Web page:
Myanmar jails 2 journalists for defamation

Myanmar jails 2 journalists for defamation

A journalist gives a speech against her colleagues being either killed or imprisoned during the course of their work during a protest to mark World Impunity Day at Sule Pagoda in Yangon Nov 2. Despite dramatic changes since 2011, journalists are increasingly being arrested and imprisoned. (Reuters photo)
A journalist gives a speech against her colleagues being either killed or imprisoned during the course of their work during a protest to mark World Impunity Day at Sule Pagoda in Yangon Nov 2. Despite dramatic changes since 2011, journalists are increasingly being arrested and imprisoned. (Reuters photo)

YANGON — A Myanmar court sentenced two reporters to two months in prison on charges of defamation, in the latest ruling that raises concerns about press freedoms as the country emerges from military rule.

The Myanmar Post's chief editor Than Htaik Thu and reporter Hsan Moe Tun were charged in February 2014, after their weekly newspaper quoted a military lawmaker purportedly making comments about his colleagues in the parliament having low educations.

The lawmaker, Maj. Thein Zaw, from the Mon state, denied saying this and filed the defamation case against the pair.

"The decision is a threat to media freedom," the journal's editor-in-chief Zin Thaw Naing said Thursday. "Myanmar's judicial system is not independent and is under pressure from the administration."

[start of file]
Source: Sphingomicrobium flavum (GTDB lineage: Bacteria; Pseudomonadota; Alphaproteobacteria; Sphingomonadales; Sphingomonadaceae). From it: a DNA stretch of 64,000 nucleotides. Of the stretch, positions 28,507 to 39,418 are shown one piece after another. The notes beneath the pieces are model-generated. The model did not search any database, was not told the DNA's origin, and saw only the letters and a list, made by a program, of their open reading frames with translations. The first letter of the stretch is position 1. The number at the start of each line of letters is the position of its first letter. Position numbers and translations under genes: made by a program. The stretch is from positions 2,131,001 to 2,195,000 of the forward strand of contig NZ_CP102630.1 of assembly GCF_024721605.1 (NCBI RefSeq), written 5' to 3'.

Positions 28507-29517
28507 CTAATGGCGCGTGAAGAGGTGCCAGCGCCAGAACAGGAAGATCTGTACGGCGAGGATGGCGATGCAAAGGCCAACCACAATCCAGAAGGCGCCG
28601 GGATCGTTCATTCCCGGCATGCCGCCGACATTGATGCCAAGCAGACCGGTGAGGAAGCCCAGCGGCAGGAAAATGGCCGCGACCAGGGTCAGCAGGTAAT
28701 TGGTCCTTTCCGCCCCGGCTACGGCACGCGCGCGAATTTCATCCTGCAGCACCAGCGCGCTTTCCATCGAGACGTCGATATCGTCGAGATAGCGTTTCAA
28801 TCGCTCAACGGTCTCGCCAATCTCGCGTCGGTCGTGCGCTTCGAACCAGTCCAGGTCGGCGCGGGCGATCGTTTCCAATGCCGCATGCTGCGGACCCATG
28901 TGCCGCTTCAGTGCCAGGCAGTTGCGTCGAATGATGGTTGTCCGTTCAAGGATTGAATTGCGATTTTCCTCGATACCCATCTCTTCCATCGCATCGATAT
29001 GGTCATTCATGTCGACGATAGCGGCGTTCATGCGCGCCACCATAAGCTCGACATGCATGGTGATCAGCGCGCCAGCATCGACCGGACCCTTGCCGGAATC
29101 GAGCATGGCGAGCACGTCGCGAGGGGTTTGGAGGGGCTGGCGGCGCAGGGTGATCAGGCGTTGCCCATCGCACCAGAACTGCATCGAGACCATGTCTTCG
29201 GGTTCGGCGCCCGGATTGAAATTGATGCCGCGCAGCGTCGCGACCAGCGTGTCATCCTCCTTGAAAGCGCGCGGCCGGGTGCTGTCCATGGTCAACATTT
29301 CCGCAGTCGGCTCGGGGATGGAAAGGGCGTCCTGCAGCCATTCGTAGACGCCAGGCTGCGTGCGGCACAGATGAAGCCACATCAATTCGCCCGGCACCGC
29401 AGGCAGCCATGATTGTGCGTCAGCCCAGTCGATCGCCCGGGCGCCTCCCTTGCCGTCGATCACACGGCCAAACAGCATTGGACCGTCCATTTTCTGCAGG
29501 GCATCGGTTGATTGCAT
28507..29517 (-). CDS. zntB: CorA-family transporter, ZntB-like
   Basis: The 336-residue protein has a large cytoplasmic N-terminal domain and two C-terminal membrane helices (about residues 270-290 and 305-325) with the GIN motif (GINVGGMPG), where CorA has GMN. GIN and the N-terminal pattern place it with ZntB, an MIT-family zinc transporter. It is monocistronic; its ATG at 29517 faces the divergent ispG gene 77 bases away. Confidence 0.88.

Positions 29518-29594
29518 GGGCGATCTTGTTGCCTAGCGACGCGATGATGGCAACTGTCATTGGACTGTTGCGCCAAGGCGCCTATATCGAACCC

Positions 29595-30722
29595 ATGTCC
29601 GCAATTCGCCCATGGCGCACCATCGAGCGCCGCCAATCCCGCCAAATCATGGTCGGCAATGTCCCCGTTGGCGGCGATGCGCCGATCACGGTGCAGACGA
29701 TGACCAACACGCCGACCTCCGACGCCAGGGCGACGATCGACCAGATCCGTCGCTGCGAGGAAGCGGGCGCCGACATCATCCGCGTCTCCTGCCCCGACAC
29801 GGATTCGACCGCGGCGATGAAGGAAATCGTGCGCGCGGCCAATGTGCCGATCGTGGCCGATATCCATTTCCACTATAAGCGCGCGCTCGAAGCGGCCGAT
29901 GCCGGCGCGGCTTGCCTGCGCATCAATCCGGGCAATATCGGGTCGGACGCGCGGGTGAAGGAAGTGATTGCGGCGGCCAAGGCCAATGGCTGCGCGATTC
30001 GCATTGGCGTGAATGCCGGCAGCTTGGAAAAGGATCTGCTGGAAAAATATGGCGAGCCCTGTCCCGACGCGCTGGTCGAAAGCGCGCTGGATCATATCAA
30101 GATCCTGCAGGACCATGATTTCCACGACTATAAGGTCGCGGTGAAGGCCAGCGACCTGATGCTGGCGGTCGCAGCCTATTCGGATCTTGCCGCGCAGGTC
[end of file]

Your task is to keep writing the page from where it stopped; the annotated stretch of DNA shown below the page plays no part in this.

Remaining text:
This is the first time journalists have been convicted of defamation since President Thein Sein's government took office in 2011. The charges carry a penalty of up to two years imprisonment.

Another 10 journalists are serving prison terms for other offenses and nearly 20 are facing trials.

Under a half-century of dictatorship, Myanmar regularly banned dissent and imprisoned journalists and other critics of the ruling junta. Despite dramatic changes since 2011, when a nominally civilian government came to power, journalists are increasingly being arrested and imprisoned.

Many in the media viewed the ruling as a message ahead of general elections scheduled for later this year.

"Jailing journalists with defamation before the 2015 general elections is a clear indication the government is determined to restrict freedom of press. They are determined to silence our critical voices," said Wai Phyo, chief editor of the influential private newspaper "Daily Eleven." He and four colleagues including the paper's CEO are facing a similar charge.

The government is also facing strong criticism from the local and international community for arresting and beating journalists during a crackdown on a recent protest.

An international media organization, the International Press Institute, which will be holding its annual congress in Yangon this month, called on the government to investigate the arrests and said the cycle of impunity needs to stop.

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